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Confederate column passes through Hallam

A view of the exterior of the Schultz house on Emig Street in Hallam, Pennsylvania. This heavily modified stone house dates from the early 19th century, and is shown in this U.S. government photograph taken in the 1980s. Courtesy of the Library of Congress.
On Sunday afternoon, June 28, 1863, nearly 2000 Confederate soldiers marched through the tiny village of Hallam, Pennsylvania, in the heart of Hellam Township in eastern York County. Led by pre-wear Georgia attorney and businessman John Brown Gordon, the Rebels were marching from York to Wrightsville, where they were supposed to seize the Columbia-Wrightsville Bridge and control access to Lancaster County.
It would not work out as General Gordon hoped.

The living room of the Schultz house showing the old stone fireplace. The house was restored in 1973.
There are scores of houses in Hellam Township that were present in 1863 when the Rebels tramped through the vicinity. The Martin Schultz house is 0.2 miles south of the main road, Hellam Street, in Hallam borough. It is one of the earliest extant houses in the county, and, according to the government survey team that photographed the home in 1933, it is an “Interesting example of stone vernacular construction, influenced by German building techniques.”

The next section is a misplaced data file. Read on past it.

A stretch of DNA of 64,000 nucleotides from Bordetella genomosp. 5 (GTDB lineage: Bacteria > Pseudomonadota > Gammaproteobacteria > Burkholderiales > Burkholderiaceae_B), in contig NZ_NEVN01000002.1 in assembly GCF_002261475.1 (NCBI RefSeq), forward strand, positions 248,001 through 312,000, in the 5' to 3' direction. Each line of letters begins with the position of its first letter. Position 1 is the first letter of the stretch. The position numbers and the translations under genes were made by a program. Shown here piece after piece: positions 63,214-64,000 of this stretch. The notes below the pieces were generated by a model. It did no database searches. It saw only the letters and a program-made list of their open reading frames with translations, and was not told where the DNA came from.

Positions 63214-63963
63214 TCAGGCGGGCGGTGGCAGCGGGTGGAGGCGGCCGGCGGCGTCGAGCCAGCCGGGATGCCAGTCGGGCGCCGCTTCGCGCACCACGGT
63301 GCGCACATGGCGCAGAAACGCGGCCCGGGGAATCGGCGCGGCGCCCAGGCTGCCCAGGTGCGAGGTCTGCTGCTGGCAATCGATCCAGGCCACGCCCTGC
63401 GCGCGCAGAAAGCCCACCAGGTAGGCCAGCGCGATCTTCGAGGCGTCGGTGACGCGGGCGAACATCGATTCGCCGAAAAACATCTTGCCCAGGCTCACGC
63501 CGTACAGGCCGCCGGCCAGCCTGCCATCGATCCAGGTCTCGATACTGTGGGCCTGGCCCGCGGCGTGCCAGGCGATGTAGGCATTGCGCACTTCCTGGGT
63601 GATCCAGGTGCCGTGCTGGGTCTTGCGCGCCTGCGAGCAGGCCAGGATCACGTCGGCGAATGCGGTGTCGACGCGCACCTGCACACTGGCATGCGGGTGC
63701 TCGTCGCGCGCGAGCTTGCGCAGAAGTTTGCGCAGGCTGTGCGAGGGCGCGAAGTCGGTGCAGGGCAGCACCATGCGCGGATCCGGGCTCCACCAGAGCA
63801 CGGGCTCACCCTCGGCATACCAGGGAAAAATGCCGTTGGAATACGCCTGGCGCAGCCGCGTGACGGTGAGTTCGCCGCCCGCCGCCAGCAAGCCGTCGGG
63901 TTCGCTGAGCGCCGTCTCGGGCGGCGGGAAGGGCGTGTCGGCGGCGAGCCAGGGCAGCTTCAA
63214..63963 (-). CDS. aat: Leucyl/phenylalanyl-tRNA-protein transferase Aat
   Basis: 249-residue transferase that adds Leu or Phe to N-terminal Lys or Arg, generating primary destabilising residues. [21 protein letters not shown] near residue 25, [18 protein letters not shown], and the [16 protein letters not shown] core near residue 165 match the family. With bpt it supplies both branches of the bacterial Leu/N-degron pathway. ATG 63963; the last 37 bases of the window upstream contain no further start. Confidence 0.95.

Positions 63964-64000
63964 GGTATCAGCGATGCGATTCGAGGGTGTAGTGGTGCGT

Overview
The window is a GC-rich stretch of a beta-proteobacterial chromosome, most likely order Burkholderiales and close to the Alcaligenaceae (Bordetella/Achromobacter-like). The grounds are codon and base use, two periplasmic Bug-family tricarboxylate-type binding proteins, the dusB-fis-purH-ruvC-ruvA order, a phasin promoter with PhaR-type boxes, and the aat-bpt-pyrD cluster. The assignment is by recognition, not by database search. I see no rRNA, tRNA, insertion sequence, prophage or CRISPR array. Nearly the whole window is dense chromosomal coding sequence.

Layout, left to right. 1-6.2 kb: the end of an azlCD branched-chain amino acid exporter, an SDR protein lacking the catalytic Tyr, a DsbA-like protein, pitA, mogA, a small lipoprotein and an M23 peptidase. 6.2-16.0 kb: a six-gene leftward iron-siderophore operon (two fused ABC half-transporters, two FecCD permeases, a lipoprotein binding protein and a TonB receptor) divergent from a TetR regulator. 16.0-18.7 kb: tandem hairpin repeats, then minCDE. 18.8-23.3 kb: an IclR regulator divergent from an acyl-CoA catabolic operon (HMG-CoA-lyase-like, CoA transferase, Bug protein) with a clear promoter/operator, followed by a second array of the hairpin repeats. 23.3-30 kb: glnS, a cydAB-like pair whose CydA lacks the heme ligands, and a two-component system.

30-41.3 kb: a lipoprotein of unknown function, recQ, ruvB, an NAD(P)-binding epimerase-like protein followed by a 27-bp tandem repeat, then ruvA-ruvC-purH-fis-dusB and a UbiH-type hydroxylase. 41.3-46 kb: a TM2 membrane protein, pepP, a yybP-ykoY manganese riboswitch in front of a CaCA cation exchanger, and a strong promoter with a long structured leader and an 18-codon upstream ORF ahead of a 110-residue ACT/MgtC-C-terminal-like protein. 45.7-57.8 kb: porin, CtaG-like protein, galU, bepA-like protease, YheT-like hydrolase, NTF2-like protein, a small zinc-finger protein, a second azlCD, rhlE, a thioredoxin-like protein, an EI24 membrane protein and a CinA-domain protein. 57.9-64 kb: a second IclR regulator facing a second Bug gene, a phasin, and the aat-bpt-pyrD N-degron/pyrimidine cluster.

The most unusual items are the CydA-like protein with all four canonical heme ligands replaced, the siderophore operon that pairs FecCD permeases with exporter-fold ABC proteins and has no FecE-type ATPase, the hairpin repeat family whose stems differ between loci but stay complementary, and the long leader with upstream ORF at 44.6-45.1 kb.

The Confederates frequently commented on the sturdy construction of the Pennsylvania Germans. Often, they were surprised the locals built their barns so much larger than their homes. I have read perhaps two dozen CSA accounts that mention this phenomenon, something totally foreign to the Scotch-Irish farmers of the South, who were used to large houses and small barns.

The Schultz house still retains its original, uniquely German vaulted stone cellar.

One thing Gordon’s column needed was fresh horses for the officers and the artillery pieces, limbers, caissons, forges, ambulances, and supply wagons. Gordon had hundreds of horses with him as he moved eastward through Hellam Township on June 28 and westward a day later on the same turnpike between York and Wrightsville. Horses and mules were priority targets, and many local residents were visited by Rebel raiding parties.
In some cases, it is known that York Countians tried hiding their horses in their homes and in their cellars such as the one shown above. However, often these efforts were futile. In other cases, the Southerners found the horses in their stalls in stables and barns and simply walked off with them. Among the victims in the vicinity of Hallam borough were Jacob Rudy, Eli Emig, and George Ebert (I will discuss Mr. Emig in some detail in a future Cannonball blog entry). All lost draft animals to Gordon’s men.

An upstairs bedroom in the Martin Schultz house shows the influences of German architectural style.
As the Confederates passed through the countryside, residents often remained indoors until the column was out of sight, although stragglers remained in Hallam for some time after Gordon’s main body was gone.

The Library of Congress collection also contains several interesting photographs of what John Gordon had deemed in 1863 to be “a panorama both interesting and enchanting,” the rural countryside of the “Valley of Pennsylvania.”